"That’s why they wanted us—for cheap labor." An excerpt from Underground America


When an American church contacted a South African pastor to recruit volunteer missionaries in 2005, a thirty-seven-year-old Xhosa woman named Liso quit her teaching job to join the cause. She entered the US on a four-month “R” visa for religious workers, but her host family in Houston turned out to be more interested in her labor than in her faith and good works. She supports her family back home—a husband, twin twenty-one-year-old daughters, and her HIV-positive mother and sister—on a wage of less than five dollars per hour. Although she buys little for herself besides calling cards, Liso calculates that it will be 2010 before she can afford a flight home.

An excerpt from Underground America: Narratives of Undocumented Lives, edited by Peter Orner.

All books in the Voice of Witness oral history series are 40% off until Sunday, August 13 at 23:59 PST. Click here to access the discount.


[M]y visa expired and I have overstayed. And I know that it was intentional. They didn’t want us to go because we were working for them. That’s why they wanted us—for cheap labor. If we were legal, we might tell someone how we were treated, we might ask for help or go and work somewhere else. So they kept our papers and held up our extensions because they were afraid that they’d lose us.

Instead of being a missionary, I had some kind of job. But every day the work changed—I never knew what I was supposed to be doing. We were paid three hundred dollars every two weeks, six hundred per month. They said they paid us so little because they fed us and gave us clothes, so we didn’t need any more money. But those clothes they gave us were so big that they didn’t fit me at all. The pastor’s daughter was always eating out and her kids ate meals that you take from the freezer to the microwave. The three of us ladies from Africa used to make rice for ourselves if there was food in the house to cook. Most days, they gave us pork neck bones. As a Christian at home, we don’t eat pork. But in America we were forced to eat pork because we had no alternative. Then for two months, there was no food for us at all, even though the pastor gave his daughter money to feed us. She said, “You eat too much.”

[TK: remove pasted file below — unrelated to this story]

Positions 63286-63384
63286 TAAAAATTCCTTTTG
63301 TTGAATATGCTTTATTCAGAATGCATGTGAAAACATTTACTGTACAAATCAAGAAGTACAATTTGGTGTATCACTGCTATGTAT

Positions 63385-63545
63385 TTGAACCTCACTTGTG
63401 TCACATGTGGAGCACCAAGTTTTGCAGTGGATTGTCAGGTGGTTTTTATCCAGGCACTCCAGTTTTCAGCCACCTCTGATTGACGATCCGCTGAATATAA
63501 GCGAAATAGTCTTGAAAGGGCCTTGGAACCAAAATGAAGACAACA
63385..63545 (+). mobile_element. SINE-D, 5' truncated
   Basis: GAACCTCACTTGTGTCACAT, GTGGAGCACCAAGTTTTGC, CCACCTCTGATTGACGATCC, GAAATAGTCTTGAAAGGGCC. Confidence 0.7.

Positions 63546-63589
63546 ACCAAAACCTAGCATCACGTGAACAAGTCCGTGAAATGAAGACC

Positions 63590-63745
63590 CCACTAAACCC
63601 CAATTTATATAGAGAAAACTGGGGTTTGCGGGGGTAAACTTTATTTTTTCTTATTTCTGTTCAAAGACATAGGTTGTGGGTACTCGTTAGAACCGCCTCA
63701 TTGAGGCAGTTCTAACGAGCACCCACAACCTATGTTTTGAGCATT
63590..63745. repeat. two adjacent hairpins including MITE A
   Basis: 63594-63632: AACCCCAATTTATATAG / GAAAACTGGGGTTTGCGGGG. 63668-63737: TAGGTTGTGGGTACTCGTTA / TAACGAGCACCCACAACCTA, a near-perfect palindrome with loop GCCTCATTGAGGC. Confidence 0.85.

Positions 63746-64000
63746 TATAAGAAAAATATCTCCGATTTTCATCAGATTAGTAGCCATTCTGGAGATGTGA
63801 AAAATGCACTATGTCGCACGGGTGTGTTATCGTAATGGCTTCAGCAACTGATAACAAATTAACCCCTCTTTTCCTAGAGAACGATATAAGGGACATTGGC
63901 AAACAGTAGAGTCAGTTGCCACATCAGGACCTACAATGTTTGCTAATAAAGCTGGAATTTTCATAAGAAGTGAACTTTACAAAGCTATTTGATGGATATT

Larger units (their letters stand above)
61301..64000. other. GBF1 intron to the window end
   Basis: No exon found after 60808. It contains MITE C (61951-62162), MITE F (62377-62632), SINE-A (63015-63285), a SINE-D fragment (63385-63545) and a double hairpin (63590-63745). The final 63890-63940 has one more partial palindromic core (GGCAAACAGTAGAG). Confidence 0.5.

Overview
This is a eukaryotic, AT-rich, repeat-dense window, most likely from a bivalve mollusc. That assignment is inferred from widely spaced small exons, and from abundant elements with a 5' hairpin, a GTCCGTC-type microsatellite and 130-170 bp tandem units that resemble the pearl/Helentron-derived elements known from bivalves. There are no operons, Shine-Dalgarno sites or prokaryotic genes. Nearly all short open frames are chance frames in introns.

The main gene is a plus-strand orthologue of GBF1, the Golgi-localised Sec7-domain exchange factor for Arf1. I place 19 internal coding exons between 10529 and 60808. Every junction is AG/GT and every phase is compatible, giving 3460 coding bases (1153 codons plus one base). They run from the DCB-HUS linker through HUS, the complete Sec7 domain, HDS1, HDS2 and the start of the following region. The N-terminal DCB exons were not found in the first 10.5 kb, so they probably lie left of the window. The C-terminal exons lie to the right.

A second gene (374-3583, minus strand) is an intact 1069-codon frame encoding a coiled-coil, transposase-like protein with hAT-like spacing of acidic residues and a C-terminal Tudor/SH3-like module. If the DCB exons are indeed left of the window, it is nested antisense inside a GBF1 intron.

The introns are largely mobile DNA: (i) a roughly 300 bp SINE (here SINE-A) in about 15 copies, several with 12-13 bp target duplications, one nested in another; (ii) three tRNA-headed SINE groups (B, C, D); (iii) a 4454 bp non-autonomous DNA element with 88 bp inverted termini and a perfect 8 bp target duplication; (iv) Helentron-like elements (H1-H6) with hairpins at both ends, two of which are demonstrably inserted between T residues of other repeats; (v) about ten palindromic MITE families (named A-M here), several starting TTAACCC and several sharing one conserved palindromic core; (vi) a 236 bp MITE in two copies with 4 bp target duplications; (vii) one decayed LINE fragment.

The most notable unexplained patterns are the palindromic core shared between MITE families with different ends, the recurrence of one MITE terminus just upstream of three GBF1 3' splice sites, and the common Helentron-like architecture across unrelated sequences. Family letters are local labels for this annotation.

At the church, they served bread and peanut butter after the service every Sunday. When we were so hungry, when we had no food, the lady from Swaziland would go to the school very early in the morning and take some of this bread so we had something to eat. Was she taking the bread or stealing it? I don’t know the answer to that.

The couple I work for [now] pays me four hundred dollars a week. I live here for free and they give me food. It made me laugh the other day when I was working out the numbers on the calculator on my cell phone. It comes to not even three dollars an hour, more like two dollars and some cents. They tell me that they don’t want to pay more because they give me so many things and they let me use the computer. They said they would raise my pay by 7 percent but they haven’t done it.

I’ve seen adverts for a thirty-nine-dollar doctor in the newspaper. That’s the only doctor I can afford. I think I have to go because my whole side is painful and my muscles are swollen. The pharmacist told me she thinks it is arthritis. It’s not easy for me to squeeze wet towels now, or even to open jars.